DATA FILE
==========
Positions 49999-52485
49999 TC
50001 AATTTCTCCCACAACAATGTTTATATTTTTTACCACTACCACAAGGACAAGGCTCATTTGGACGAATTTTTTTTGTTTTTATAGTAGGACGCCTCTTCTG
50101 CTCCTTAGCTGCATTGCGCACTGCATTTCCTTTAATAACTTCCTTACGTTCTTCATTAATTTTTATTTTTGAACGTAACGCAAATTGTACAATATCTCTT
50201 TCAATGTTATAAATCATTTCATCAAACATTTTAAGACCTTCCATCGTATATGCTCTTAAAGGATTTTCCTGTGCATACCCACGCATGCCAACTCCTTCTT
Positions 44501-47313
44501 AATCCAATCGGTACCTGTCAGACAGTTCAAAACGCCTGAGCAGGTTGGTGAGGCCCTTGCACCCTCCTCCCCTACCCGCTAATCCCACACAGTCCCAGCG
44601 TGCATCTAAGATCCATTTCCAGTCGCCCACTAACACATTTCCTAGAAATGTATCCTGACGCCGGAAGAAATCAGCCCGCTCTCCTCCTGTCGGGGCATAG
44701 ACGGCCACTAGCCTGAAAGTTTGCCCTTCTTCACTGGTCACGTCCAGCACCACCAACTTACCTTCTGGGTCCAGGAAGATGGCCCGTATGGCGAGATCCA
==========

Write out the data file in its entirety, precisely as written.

Positions 49999-52485
49999 TC
50001 AATTTCTCCCACAACAATGTTTATATTTTTTACCACTACCACAAGGACAAGGCTCATTTGGACGAATTTTTTTTGTTTTTATAGTAGGACGCCTCTTCTG
50101 CTCCTTAGCTGCATTGCGCACTGCATTTCCTTTAATAACTTCCTTACGTTCTTCATTAATTTTTATTTTTGAACGTAACGCAAATTGTACAATATCTCTT
50201 TCAATGTTATAAATCATTTCATCAAACATTTTAAGACCTTCCATCGTATATGCTCTTAAAGGATTTTCCTGTGCATACCCACGCATGCCAACTCCTTCTT
Positions 44501-47313
44501 AATCCAATCGGTACCTGTCAGACAGTTCAAAACGCCTGAGCAGGTTGGTGAGGCCCTTGCACCCTCCTCCCCTACCCGCTAATCCCACACAGTCCCAGCG
44601 TGCATCTAAGATCCATTTCCAGTCGCCCACTAACACATTTCCTAGAAATGTATCCTGACGCCGGAAGAAATCAGCCCGCTCTCCTCCTGTCGGGGCATAG
44701 ACGGCCACTAGCCTGAAAGTTTGCCCTTCTTCACTGGTCACGTCCAGCACCACCAACTTACCTTCTGGGTCCAGGAAGATGGCCCGTATGGCGAGATCCA